Food inflation, which accounts for nearly half the consumer price index (CPI) basket, is expected to have soared as prices of essential crops like wheat, rice and pulses were driven higher by a record heatwave, squeezing household budgets.
While high inflation is a global phenomenon, it is felt acutely in a country like India where millions live in abject poverty.
Despite the Indian government restricting wheat flour exports towards the end of last month, inflation – as measured by the CPI – likely rose to an annual 6.90% in August, compared with 6.71% in the prior month, the Sept. 5-8 Reuters poll of about 45 economists showed.
Forecasts for the data, due for release at 1200 GMT on Sept. 12, ranged between 6.30% and 7.37%, with over a quarter of forecasters expecting 7.0% or above.
“Food prices have actually gone up for major cereals, pulses and vegetables on an annual basis because of the production challenges and shortfalls caused by a blistering heatwave,” said Kunal Kundu, India economist at Societe Generale.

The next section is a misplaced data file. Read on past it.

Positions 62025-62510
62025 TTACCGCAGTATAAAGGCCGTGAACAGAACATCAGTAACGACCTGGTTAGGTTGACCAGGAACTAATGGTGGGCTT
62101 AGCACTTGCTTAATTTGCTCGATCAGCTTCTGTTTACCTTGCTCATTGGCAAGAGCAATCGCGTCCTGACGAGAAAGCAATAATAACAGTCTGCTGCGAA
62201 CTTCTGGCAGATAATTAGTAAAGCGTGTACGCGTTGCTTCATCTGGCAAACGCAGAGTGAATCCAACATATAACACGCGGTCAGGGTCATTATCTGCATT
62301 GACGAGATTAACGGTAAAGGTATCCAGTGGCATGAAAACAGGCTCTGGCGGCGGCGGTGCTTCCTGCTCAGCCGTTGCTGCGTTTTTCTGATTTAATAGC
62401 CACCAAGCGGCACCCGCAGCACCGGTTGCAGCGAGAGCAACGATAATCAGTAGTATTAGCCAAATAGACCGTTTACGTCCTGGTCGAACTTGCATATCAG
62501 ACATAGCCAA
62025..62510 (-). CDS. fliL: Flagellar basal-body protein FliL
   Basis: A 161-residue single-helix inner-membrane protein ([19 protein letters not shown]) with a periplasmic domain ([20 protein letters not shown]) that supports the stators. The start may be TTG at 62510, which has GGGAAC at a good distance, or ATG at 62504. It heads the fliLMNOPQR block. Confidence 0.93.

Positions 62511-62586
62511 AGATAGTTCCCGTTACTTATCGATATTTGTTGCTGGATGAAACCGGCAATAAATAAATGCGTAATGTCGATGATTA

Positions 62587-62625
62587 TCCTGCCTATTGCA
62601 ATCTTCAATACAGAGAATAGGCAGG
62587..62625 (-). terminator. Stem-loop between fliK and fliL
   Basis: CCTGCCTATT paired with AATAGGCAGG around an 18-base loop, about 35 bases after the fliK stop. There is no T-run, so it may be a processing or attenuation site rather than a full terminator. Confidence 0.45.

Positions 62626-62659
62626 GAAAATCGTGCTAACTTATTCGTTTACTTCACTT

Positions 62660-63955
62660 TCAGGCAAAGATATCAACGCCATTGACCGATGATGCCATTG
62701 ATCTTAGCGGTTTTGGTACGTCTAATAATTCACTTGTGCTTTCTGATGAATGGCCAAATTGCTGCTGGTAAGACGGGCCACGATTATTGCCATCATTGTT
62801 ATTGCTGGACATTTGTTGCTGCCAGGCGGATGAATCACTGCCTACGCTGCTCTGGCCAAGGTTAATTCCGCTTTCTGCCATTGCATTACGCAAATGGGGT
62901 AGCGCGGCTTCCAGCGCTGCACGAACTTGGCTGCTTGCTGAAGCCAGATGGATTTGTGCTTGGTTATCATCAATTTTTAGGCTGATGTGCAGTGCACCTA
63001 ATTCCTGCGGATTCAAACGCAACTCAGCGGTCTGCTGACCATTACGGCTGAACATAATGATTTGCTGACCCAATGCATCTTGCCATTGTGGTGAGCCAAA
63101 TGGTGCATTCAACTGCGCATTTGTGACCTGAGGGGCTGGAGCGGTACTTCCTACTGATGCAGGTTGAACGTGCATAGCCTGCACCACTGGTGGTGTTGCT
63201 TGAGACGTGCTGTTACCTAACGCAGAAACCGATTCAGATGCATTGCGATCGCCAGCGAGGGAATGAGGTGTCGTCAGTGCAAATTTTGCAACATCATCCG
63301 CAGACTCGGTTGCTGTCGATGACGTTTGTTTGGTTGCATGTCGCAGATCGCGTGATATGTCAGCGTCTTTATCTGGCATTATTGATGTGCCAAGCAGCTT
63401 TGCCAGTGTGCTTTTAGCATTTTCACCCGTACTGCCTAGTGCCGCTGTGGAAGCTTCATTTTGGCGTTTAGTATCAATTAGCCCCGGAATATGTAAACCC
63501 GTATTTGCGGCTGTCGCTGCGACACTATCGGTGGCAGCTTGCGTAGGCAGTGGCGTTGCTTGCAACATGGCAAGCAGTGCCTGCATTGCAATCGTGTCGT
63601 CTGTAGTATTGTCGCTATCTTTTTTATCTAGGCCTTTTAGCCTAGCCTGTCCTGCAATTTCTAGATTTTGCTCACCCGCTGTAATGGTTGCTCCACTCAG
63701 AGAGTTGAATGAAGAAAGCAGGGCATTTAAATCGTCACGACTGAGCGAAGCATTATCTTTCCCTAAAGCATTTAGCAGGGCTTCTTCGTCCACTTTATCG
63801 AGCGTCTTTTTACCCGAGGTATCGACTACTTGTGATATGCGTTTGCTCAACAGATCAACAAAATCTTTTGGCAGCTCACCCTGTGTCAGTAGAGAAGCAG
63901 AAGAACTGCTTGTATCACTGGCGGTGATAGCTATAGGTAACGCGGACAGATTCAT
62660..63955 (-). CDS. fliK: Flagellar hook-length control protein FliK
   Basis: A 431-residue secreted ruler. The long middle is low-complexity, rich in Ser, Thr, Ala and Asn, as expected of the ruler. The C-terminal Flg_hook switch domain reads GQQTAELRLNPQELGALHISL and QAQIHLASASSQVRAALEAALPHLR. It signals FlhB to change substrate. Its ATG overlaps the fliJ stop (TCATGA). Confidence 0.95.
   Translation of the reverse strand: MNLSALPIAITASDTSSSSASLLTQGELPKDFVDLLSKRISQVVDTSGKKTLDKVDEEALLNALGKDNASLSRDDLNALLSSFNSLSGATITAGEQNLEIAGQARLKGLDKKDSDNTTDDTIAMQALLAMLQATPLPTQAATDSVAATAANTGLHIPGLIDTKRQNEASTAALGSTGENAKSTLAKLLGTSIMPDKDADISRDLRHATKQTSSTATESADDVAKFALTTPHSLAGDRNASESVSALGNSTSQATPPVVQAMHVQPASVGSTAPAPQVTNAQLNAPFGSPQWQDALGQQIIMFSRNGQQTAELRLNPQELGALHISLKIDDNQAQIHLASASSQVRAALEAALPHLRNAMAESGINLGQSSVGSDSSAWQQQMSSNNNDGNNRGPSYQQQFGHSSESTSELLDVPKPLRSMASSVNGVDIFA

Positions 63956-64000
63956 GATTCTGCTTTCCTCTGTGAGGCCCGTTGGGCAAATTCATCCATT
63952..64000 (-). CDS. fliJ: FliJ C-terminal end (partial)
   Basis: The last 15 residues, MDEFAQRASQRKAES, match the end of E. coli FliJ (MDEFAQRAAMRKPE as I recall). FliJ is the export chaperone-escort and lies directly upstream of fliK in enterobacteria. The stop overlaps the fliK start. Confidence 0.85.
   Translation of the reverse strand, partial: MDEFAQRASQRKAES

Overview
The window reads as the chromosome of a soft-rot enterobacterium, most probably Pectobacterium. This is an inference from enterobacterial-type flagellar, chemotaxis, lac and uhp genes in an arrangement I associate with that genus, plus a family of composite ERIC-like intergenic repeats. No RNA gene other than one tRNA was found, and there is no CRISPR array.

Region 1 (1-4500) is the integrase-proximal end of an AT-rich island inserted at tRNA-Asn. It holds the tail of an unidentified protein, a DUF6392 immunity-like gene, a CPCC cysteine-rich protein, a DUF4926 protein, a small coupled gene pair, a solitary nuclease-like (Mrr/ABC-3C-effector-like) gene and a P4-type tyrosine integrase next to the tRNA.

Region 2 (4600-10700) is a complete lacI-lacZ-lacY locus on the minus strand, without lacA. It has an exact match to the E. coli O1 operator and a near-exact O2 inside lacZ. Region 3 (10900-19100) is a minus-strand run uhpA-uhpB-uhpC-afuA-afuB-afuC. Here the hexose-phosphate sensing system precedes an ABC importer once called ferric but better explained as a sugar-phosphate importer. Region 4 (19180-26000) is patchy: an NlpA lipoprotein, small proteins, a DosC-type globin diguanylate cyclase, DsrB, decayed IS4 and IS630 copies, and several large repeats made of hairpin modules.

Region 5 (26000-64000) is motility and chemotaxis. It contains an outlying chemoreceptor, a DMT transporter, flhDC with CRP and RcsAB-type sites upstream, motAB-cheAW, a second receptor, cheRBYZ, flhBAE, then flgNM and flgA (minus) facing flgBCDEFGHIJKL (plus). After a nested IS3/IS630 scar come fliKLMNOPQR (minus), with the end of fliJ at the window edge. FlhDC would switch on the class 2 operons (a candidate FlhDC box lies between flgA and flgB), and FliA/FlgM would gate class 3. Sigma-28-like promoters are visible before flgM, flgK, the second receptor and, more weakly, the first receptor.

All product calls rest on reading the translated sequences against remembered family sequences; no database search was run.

He also said erratic monsoon patterns across the country suggest there would be more crop damages, keeping food prices elevated in coming months.
The RBI’s own projections showed inflation staying above the 6% top end of its target range until early 2023.
The central bank was expected to hike the repo rate by another 60 basis points through the end of March to 6.00% from a pandemic-era record low 4.00%, a separate Reuters poll showed.
Interest rates are rising even as the economy is expected to slow sharply. At the same time, the RBI is spending billions of dollars a month in currency reserves to defend the weak rupee, which has been trading near record lows of around 80 per dollar for several months.